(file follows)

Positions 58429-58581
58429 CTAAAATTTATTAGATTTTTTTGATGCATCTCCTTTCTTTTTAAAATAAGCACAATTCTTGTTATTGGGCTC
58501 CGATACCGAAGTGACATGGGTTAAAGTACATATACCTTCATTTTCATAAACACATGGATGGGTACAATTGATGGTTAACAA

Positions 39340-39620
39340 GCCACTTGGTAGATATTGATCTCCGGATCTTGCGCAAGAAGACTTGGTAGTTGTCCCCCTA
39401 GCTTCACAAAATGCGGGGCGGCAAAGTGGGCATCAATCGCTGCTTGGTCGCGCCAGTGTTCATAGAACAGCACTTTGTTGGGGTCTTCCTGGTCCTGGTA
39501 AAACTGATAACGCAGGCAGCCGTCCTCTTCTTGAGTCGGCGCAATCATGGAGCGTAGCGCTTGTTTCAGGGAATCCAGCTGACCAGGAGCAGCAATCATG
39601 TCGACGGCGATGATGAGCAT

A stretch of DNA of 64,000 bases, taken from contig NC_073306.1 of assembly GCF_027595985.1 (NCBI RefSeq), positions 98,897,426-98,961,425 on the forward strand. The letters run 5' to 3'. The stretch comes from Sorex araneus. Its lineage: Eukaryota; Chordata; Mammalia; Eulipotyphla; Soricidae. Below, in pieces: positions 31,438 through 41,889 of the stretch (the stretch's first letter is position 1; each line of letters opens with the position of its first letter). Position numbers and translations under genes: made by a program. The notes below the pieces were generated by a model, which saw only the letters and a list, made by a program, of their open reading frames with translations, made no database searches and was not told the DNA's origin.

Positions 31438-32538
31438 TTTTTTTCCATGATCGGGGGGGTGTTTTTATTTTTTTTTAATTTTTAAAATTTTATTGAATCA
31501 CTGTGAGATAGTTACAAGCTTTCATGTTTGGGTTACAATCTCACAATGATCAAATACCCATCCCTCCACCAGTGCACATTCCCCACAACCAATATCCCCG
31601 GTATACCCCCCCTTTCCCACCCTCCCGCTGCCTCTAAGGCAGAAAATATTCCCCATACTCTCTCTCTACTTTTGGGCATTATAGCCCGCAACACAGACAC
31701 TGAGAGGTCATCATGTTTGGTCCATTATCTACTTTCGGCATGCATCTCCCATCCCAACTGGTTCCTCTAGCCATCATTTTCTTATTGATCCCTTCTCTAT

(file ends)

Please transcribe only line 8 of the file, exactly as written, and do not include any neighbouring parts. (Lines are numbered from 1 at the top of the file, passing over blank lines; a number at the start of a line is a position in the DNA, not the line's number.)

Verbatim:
39601 TCGACGGCGATGATGAGCAT